London Police: Bombers Did Recon Work Before Attacks

The homicide bombers who struck London's transit network did reconnaissance ahead of time and used peroxide-based explosives that took skill to assemble, suggesting the deadly attacks were carefully planned, police said Tuesday.

Closed-circuit television footage taken June 28 shows three of the four bombers following the same route they took on the day of the bombings, which killed 56 people including themselves.

"What this told us about these people is that this was carefully planned," said Peter Clarke, head of the police anti-terrorist branch. "This is quite typical of terrorists' methods ... to reconnoiter the layout, the timings, to check security, to check all those things that they would feel in their mind they needed to get right."

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The three men wore T-shirts and baseball caps. Two wore smaller backpacks than the ones believed to have carried the deadly July 7 bombs. A fourth, alleged bus bomber Hasib Hussain (search), was not present.

The pictures show the three bombers entering Luton train station north of the capital, arriving at London's King's Cross and entering the Underground system (search). Footage was also found showing the three at the Baker Street subway station, close to one of the bombing sites.

The images bore striking similarities to television pictures released earlier showing the suspects entering Luton station on July 7 and walking inside, with heavy knapsacks strapped to their backs.

Detectives located the June 28 images after finding train tickets and receipts.

Britain's closed-circuit cameras are owned by many entities — including private transit companies, traffic monitors, shops and banks — so there is no rule on how long tape must be stored. Police seized about 80,000 recordings after the bombings and are reviewing them.

The suspects — Mohammad Sidique Khan (search), Shahzad Tanweer (search) and Germaine Lindsay (search) — spent about three hours in London on June 28 and may have split up during that time, police said. Investigators were still searching closed-circuit tapes for more about what the bombers did in the city.

Clarke also gave the first official confirmation that the bombs were based on peroxide, as the New York police said in August without authorization from London.

He said one of the apartments police had searched in Leeds, the northern English city that was home to three of the four bombers, had been a "carefully thought out and effective (bomb) manufacturing facility."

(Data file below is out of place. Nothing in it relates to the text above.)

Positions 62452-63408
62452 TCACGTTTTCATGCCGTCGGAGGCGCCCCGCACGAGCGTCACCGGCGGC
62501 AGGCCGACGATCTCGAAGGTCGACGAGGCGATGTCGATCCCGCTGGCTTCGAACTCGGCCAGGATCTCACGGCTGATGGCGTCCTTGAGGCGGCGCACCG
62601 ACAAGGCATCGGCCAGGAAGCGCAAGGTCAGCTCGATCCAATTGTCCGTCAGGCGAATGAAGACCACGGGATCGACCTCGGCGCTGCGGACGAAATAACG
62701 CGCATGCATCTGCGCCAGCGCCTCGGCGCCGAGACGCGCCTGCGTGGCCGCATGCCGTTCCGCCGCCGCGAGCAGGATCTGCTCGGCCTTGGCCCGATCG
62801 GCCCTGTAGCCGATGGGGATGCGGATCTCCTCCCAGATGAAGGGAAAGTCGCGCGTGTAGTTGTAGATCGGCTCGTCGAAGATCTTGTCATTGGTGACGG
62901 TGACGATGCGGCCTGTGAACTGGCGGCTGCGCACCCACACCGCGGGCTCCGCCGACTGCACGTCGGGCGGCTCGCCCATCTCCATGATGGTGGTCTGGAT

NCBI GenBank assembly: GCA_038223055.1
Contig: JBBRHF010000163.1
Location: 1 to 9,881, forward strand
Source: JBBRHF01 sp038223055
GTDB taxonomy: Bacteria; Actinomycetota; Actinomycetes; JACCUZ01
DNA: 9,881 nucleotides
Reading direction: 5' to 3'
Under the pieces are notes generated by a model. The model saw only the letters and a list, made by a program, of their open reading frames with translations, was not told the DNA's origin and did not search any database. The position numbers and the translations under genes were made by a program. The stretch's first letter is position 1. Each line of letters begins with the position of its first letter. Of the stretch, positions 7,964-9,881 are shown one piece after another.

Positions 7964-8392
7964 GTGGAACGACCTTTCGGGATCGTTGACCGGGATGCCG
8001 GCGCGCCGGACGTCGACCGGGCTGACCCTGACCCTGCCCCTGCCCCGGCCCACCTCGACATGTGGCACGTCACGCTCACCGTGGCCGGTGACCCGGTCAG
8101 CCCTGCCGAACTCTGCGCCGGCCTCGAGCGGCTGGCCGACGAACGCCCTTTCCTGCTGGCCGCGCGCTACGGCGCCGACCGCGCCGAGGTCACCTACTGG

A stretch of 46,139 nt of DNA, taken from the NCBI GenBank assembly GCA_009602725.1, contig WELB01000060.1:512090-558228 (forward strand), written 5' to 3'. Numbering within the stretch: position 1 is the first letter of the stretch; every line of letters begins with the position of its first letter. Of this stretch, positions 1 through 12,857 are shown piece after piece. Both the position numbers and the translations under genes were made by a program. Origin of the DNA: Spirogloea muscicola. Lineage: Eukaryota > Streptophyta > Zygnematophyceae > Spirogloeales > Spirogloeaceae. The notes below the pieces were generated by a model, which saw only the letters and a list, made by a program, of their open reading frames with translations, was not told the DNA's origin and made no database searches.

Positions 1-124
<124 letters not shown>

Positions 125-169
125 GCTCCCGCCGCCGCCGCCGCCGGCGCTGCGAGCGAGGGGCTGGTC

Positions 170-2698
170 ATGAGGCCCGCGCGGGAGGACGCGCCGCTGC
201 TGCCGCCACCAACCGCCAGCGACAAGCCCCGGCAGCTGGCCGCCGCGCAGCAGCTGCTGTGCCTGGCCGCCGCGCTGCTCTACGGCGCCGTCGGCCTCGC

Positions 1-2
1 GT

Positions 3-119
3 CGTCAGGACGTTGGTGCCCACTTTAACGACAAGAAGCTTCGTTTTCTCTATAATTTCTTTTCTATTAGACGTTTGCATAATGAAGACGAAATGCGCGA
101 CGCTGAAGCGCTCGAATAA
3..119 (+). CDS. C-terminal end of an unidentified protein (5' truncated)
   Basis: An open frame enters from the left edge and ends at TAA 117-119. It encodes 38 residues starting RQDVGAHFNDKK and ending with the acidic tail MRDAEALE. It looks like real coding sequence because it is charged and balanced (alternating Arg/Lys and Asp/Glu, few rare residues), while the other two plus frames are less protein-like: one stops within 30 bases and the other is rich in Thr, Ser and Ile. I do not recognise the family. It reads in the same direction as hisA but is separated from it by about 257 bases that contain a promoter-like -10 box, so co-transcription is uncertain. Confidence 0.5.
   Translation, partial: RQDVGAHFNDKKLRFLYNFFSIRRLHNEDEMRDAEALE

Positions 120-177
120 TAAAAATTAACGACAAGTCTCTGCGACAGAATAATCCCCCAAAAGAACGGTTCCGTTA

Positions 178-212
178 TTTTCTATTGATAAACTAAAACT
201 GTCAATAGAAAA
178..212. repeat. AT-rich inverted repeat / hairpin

The attackers carried explosives in coolers the morning they struck, he said.

Detectives found two unexploded bombs in a Nissan Micra they left at Luton station, Clarke said. Those devices were also made of peroxide and were surrounded by nails, he said.

Clarke said police also found traces of HMTP, a type of peroxide explosive, in the car.

Andy Oppenheimer, an explosives expert with Jane's Information Group, said HMTP was one of a group of explosives made from common, easily available items such as hydrogen peroxide, which can be used as a hair bleach or antiseptic. The ingredients are tricky to assemble and can blow up accidentally in unskilled hands, he said.

Assistant Police Commissioner Andy Hayman said the investigation was "a colossal undertaking."

Among the 15 sites detectives have examined is a landfill in West Yorkshire, where forensic searches are still going on, Clarke said.

Police said they have interviewed more than 3,000 witnesses, and seized nearly 30,000 items from the sites, which included homes linked to the bombers in and near Leeds.

More than 1,000 of the seized items came from the apartment where police believe the bombs were made, they said. The search of that home took more than six weeks and ended only recently, the police said.

The fresh details came after Al Qaeda deputy Ayman al-Zawahri (search) claimed responsibility for the attacks in a statement broadcast Monday on an Arab television station.

Clarke appealed for information from people who might have seen the bombers. He also asked for information on people the suspects might have known. Investigators have said they believe co-conspirators helped plan the attacks, but no one is in custody.

"We really need to know, did they meet anyone else? What else did they do during that time?" Clarke said of the three hours the bombers spent in London on June 28. "Those missing three hours could be vital."